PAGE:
These are only 3 reasons, but overall the OP has absolutely no idea what they're talking about. The market has already shown Sandbox titles are now the future "Thing To Do". Co-Op smaller Multiplayer Sandbox INDIE developers have already shown AAA Sandbox MMOs are not just possible, but popular.

    Something that has always confused me, so if a pure sandbox has no quest system how do players drive PvE content? 

     

     

    in SWG there was demand for various monster loot generated from crafters who repaired and created items that depreciated from the system as they were used. Thus players wanted to farm items because of the need for items. Rare monsters that took lots of people to kill gave rare crafting loot to craft items with better statistics. Etc

     

    I miss real economies with player trading rather then the false economies of WoW and other themeparks. In WoW the reason everything costs more to repair/buy food/mounts every expansion is to deal with the incredible inflation because monsters throw gold at you. Stupid system.

  • FadedbombFadedbomb Aiken, SCPosts: 2,081Member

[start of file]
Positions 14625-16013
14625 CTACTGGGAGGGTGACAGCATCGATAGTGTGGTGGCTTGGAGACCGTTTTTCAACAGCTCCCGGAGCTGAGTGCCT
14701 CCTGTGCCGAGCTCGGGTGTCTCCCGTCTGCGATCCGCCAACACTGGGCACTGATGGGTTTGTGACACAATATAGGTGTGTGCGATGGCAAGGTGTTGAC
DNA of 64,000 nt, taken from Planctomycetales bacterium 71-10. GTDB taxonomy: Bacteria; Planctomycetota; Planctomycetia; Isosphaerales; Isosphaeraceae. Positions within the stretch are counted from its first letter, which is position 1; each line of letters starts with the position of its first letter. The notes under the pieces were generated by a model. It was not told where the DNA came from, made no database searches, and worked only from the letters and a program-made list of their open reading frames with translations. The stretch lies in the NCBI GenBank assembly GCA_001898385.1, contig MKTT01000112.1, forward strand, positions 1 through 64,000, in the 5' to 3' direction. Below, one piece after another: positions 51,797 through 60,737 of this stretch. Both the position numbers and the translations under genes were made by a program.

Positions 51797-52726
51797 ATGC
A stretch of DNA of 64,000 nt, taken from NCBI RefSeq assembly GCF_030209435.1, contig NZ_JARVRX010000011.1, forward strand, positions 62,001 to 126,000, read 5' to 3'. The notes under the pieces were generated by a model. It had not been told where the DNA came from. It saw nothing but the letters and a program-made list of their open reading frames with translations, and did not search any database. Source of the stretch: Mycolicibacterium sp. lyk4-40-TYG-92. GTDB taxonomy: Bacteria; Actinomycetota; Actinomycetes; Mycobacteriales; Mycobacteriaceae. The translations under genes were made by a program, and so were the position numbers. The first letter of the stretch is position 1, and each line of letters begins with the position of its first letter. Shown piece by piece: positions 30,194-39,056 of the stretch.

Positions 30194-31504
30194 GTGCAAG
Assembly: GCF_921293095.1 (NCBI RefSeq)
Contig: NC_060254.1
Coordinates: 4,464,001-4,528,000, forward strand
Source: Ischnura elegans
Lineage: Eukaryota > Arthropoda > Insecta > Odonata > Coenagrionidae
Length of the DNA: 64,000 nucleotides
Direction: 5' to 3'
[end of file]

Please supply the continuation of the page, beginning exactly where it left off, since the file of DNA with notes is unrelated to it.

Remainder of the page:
Originally posted by zekeofev
    Originally posted by Muntz
    Originally posted by Fadedbomb

     

     

    These are only 3 reasons, but overall the OP has absolutely no idea what they're talking about. The market has already shown Sandbox titles are now the future "Thing To Do". Co-Op smaller Multiplayer Sandbox INDIE developers have already shown AAA Sandbox MMOs are not just possible, but popular.

    Something that has always confused me, so if a pure sandbox has no quest system how do players drive PvE content? 

     

     

    in SWG there was demand for various monster loot generated from crafters who repaired and created items that depreciated from the system as they were used. Thus players wanted to farm items because of the need for items. Rare monsters that took lots of people to kill gave rare crafting loot to craft items with better statistics. Etc

     

    I miss real economies with player trading rather then the false economies of WoW and other themeparks. In WoW the reason everything costs more to repair/buy food/mounts every expansion is to deal with the incredible inflation because monsters throw gold at you. Stupid system.